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Boston Legal Fodder

Boston Legal: Rescue Me

This episode has Carl Sack wrapped up in the chaos Crane, Poole and Schmidt knows best. Katie is defending a man accused of defrauding his life insurance policy. Alan and Denny are practicing rescuing one another for their big Coast Guard Reserves test. A woman appears randomly before him and professes her love for her pastor - who she is suing. Andrea is back - now protesting a diamond ring that is supposed to be composed of the ashes of her mother, and instead, is cubic zirconium. And Whitney is taking the case of a woman blaming her daughter's death on her high school - who she believed deprived her of sleep.

Clarence and Lorraine take the woman's case against her pastor, but not much comes of it. The law, as Lorraine explains, has very little intervention to speak of against a love affair. However, Lorraine sees another angle - because of the affair's disastrous outcome, the woman no longer believes in God, leading Lorraine to withdraw the suit, and levy another against the Church. Later, the woman restarts her love affair with the pastor, dropping the suit altogether. Already almost entirely marginalized this season, Clarence does hardly anything and has only a handful of lines.

Katie's client is Leo Morris (Special Unit 2's Michael Landes), an AIDS victim who sold his life insurance plan to cover his health and funeral costs, only to be forced to forge signatures in order to obtain the "rescue drugs" necessary to dramatically extend his life. Katie has an instant attraction to Leo, who is charming and candid about his situation. She and Leo meet with life insurance agency, who are all too willing to drop the charges against Leo - confident Leo will avoid a drawn-out legal battle that could burn up his remaining years. But Katie's well-research rebuttal counter the company's plans at every corner, landing Leo a $750,000 settlement check and a long, passionate kiss with Katie (I was expecting Jerry to walk in, but alas, he didn't). Shirley finds Katie and Leo kissing, and advises Katie to think twice about starting a relationship with a lover with AIDS - she would not be able to have sexual relations with Leo without fear of catching the illness herself or passing it on to their child. The next day, Katie breaks off the relationship with Leo, who, though thoroughly heartbroken, is understanding how poorly he fairs against "the practical."

Whitney and the mother take on the high school in court. The principal agrees students are stretched too thin between AP classes and other student activities, but sees no way to change things without marginalize the school's ability to prepare their students for competition with other schools. She puts the blame back on parents - and the mother also agrees she regrets leaning on her daughter at times. Whitney's closing argument reveals many of the cracks in teen pressure which as undermined education, and the judge ultimately sides with the mother, fearing innovators, dreamers and free-thinkers are being lost in a generation of class presidents and valley ball captains.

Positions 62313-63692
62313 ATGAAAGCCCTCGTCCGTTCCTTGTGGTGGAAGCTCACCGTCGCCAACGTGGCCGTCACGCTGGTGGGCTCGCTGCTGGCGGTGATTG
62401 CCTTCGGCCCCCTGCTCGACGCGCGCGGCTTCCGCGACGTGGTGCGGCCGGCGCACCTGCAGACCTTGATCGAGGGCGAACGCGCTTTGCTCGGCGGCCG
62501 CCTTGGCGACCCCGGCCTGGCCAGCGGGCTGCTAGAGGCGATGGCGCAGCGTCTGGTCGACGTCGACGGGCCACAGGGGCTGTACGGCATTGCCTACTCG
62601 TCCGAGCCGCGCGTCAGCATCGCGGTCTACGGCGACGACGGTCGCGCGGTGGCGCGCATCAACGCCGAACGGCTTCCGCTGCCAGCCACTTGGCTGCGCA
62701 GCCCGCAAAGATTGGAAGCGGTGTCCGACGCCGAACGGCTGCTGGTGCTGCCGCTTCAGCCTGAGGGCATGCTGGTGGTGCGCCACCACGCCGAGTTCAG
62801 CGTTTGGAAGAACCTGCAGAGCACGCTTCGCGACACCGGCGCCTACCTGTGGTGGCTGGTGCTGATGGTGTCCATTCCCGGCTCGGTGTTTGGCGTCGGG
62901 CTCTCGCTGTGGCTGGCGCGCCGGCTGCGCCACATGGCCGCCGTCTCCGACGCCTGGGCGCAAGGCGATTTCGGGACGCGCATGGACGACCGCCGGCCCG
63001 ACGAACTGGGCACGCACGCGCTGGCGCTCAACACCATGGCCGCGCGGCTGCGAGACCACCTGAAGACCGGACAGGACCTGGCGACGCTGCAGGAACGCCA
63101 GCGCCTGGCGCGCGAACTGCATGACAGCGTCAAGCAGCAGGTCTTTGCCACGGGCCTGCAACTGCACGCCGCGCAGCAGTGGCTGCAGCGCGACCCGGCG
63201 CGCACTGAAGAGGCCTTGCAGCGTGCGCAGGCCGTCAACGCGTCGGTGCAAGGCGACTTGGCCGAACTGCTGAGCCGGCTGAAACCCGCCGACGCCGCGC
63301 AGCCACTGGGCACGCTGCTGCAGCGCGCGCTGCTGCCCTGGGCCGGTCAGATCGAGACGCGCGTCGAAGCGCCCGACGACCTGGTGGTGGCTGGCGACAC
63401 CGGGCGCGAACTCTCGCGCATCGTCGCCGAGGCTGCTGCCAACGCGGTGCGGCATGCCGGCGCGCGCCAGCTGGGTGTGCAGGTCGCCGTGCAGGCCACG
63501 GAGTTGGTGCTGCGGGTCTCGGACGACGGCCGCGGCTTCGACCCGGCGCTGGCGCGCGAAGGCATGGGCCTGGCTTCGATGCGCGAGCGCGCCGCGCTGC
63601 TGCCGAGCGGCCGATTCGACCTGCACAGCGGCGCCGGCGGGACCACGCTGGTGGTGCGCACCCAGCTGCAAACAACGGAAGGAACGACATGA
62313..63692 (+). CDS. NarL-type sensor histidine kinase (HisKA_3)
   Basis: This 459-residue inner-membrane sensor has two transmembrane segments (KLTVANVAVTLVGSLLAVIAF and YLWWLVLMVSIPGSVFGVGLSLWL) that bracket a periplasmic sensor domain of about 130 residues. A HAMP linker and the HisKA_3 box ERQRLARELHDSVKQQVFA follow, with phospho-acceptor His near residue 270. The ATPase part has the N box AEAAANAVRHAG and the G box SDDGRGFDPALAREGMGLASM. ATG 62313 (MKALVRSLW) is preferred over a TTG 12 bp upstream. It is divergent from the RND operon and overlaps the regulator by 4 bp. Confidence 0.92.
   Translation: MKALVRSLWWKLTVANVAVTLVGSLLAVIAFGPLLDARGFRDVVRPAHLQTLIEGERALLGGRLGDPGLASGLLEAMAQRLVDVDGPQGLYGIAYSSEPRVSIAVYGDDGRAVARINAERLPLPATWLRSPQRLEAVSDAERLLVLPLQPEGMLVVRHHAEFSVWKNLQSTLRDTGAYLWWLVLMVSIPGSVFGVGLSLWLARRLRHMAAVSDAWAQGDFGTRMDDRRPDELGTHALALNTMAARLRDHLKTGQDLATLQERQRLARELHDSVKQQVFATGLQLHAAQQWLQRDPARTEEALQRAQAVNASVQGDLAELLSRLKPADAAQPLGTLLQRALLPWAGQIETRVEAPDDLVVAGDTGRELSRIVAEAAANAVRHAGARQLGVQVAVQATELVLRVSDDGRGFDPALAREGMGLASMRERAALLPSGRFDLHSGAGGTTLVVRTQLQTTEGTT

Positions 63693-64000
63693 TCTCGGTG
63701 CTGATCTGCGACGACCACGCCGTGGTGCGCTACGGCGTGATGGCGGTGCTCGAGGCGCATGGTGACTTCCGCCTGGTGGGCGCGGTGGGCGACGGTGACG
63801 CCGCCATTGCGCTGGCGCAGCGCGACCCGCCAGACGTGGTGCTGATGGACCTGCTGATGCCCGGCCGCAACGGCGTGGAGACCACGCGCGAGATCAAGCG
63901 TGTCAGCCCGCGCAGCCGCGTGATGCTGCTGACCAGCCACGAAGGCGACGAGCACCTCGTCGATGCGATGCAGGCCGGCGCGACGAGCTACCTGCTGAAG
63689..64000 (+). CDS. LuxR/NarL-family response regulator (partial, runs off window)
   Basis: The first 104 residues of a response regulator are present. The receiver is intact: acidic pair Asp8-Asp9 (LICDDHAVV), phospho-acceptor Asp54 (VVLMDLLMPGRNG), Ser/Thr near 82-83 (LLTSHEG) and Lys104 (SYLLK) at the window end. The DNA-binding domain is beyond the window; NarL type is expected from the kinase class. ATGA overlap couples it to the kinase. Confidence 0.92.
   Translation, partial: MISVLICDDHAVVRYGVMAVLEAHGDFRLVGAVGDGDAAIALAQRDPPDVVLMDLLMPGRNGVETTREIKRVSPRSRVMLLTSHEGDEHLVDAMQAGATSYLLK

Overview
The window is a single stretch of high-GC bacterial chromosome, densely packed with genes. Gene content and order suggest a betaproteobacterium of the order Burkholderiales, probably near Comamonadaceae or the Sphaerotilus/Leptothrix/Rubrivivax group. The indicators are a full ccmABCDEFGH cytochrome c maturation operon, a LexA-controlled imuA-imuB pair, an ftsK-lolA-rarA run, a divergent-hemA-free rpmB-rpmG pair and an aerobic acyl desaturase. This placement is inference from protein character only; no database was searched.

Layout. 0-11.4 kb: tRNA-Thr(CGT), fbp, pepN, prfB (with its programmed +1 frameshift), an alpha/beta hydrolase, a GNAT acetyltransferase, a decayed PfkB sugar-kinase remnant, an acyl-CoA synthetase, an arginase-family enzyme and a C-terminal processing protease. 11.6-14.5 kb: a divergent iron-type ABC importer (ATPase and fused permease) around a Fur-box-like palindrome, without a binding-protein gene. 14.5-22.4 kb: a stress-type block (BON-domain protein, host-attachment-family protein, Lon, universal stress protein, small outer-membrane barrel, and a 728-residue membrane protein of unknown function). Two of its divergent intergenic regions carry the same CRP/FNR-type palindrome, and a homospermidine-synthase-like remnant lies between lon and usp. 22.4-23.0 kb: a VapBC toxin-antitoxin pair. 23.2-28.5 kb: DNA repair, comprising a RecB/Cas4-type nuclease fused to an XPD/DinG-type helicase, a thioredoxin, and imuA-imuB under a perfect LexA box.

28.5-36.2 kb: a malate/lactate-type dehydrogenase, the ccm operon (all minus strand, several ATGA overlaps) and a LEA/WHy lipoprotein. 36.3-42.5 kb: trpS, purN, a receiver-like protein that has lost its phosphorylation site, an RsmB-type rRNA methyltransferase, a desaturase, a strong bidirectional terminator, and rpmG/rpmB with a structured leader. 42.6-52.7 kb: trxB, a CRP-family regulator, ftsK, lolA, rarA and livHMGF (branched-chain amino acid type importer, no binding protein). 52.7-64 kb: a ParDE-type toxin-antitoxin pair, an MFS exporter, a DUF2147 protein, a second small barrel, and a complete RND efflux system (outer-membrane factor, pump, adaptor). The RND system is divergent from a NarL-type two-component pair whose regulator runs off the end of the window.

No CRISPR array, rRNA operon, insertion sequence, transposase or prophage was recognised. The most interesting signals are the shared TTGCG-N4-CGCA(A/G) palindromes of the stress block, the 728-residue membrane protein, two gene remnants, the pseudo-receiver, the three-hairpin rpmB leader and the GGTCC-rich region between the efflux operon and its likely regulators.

Carl dodges Andrea's advances while representing her. He explains to Shirley he feels their personal lives deserve more focus and - though they are extremely compatible - both he and Shirley deserve more from life. Though Carl is reluctant to take Andrea's case to court, he does so - and easily wins against the ring manufacturer. Andrea pursues Carl further - and even chides him for not seeing the beauty in Lorraine and Clarence's outcome - that love, not the bottom line, should be the focus here. Unlike her simultaneous fling with Denny and Alan last episode, Andrea promises to be exclusive to Carl, and with Shirley's blessing, starts a relationship with Carl, who is extremely surprised Andrea finds him "cute."

Though all is well that ends well at the firm, the same can not be said for Denny and Alan's test with the Coast Guard Reserves. Alan is ordered to rescue Denny. Alan first argues with the Coast Guard representative about the logistics of the situation - couldn't he just convince Denny not to go into the water in the first place - and then jumps into to save him - and nearly drowns doing so, arms flailing. The two fail the test horribly. Amid drinks and cigars on the balcony, the two argue about their botched recruitment, but then decide to skip to the best part - the hug. Alan then asks for a sleepover, which Denny finds trivial since they do it so often. Alan cherishes each one - and they hug again - returning to their chairs with laughter.

Overall, this was a good episode that just tried to do too much. Clarence and Lorraine's entire case was just a side-note for Andrea and Carl's relationship, yet Whitney and Katie's subplots were perfectly-pitched with emotion and detail. I did expect more from Alan and Denny's attempt to join the Coast Guard Reserve, but once again, there wasn't enough time. Still, this episode left things at a very good spot for the coming hiatus - before Boston Legal returns again with fresh episodes at the end of the season.


Posted by Richard on February 19, 2008 11:03 PM
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